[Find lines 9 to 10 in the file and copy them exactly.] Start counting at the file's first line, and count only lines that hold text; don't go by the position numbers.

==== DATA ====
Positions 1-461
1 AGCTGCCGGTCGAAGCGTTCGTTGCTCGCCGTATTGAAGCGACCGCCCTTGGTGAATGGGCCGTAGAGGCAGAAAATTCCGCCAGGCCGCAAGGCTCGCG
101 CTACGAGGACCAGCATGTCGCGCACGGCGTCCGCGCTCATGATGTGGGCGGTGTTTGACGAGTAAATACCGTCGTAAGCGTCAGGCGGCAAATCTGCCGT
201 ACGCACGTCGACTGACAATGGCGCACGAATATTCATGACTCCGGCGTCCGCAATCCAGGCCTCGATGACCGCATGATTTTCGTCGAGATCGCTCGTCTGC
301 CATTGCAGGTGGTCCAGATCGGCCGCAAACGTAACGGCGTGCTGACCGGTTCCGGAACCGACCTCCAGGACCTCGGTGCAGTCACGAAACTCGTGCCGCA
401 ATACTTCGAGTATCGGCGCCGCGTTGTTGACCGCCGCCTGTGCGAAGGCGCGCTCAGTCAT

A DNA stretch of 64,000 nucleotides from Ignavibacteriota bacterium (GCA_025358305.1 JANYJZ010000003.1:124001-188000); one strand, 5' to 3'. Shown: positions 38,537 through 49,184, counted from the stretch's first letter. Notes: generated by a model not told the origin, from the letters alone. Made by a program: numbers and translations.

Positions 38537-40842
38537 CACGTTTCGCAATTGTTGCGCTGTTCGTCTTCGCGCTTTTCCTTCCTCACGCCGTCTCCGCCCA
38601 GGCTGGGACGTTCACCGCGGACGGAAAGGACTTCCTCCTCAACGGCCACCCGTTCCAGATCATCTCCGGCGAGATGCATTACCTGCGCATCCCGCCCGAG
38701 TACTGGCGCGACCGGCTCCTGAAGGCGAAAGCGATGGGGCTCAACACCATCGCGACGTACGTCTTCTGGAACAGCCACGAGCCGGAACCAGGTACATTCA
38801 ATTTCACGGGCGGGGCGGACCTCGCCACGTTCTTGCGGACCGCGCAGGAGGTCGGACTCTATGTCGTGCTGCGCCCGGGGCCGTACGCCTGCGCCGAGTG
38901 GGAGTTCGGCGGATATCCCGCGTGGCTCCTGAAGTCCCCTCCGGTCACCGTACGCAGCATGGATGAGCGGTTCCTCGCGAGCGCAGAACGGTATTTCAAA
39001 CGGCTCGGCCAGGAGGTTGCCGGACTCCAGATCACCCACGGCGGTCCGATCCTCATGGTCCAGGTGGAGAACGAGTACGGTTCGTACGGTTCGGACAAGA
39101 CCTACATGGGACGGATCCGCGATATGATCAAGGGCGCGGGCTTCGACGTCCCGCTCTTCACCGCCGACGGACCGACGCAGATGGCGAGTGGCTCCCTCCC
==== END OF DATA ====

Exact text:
38537 CACGTTTCGCAATTGTTGCGCTGTTCGTCTTCGCGCTTTTCCTTCCTCACGCCGTCTCCGCCCA
38601 GGCTGGGACGTTCACCGCGGACGGAAAGGACTTCCTCCTCAACGGCCACCCGTTCCAGATCATCTCCGGCGAGATGCATTACCTGCGCATCCCGCCCGAG